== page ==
People in our industry still mix Software Development with Programming. The first is more about social and the later more about technical matter. When you mix or try to interchange these concepts things start to go wrong in software making. To get an idea, think about the advantages of taking your team to a night out. They get a chance to talk about things outside work, know each other better, learn how to communicate more effectively and be more open. But a bad written code cannot careless about getting a night out, if is bad written it will remain bad until someone goes there fix it.
Still we need both for a good software making, first because we need to communicate correctly with the client and our colleagues, second because the code has to be well written with tests, modularity and correct abstractions. I've seen more than once people trying to get away with lack of tests using social skills, the problem is that the software will be hard to change or fail anyway even if the whole hierarchy responsible for the project is satisfied. On the other hand, a pure technical excellence will not guarantee the success of the software because it doesn't deliver what was expected by client at all.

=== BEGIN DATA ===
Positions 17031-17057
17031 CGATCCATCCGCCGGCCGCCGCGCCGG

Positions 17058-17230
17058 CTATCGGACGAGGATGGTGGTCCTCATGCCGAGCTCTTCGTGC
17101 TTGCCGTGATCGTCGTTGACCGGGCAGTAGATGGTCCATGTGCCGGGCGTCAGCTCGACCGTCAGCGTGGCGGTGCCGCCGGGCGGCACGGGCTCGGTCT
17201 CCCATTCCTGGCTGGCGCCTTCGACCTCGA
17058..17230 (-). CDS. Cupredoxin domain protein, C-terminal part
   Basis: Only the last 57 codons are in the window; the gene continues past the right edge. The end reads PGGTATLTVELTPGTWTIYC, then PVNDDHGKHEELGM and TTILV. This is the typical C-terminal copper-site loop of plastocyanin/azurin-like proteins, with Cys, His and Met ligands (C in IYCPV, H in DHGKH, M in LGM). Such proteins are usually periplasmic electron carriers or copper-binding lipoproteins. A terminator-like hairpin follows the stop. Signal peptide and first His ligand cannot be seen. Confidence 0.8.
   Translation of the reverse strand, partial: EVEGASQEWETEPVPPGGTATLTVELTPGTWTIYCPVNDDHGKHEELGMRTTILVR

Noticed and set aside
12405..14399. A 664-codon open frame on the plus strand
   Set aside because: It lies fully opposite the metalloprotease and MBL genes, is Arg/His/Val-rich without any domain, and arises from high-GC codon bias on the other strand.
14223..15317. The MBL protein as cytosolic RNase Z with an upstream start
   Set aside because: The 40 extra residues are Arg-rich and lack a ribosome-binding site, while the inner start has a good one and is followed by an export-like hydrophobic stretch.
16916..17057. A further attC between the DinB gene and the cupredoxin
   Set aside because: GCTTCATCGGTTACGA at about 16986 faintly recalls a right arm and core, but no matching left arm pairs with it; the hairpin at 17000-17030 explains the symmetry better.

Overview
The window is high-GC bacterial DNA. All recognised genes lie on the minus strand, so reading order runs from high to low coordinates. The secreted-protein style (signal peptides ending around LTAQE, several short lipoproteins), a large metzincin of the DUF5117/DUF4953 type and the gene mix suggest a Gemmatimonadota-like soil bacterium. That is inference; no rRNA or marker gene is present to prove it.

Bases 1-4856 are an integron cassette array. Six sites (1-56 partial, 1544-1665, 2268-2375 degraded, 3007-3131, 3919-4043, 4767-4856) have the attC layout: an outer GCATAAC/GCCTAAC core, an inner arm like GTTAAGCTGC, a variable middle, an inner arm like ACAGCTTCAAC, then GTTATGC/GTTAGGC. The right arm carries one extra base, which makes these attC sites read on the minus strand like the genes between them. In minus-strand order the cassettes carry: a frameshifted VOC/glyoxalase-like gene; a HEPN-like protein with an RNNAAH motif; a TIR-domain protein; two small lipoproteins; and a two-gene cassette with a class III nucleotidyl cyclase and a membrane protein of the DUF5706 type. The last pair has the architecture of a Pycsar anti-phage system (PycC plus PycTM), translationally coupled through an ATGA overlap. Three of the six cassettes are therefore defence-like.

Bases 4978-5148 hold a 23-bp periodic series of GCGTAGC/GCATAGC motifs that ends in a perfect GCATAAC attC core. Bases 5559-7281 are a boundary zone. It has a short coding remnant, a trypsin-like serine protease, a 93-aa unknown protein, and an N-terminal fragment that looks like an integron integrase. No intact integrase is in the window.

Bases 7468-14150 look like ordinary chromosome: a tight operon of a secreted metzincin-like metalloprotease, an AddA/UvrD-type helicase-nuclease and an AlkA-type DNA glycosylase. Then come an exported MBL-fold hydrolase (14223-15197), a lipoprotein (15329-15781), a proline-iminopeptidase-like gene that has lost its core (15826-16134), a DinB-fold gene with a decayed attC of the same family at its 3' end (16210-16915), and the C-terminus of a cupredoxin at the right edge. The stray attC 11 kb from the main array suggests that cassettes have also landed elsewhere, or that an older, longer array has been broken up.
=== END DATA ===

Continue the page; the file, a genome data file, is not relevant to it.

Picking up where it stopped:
Finding the balance is an ongoing work, like Donald Knuth quote about theory and practice:
If you find that you're spending almost all your time on theory, start turning some attention to practical things; it will improve your theories. If you find that you're spending almost all your time on practice, start turning some attention to theoretical things; it will improve your practice.
So, to be a true developer you need to understand both sides.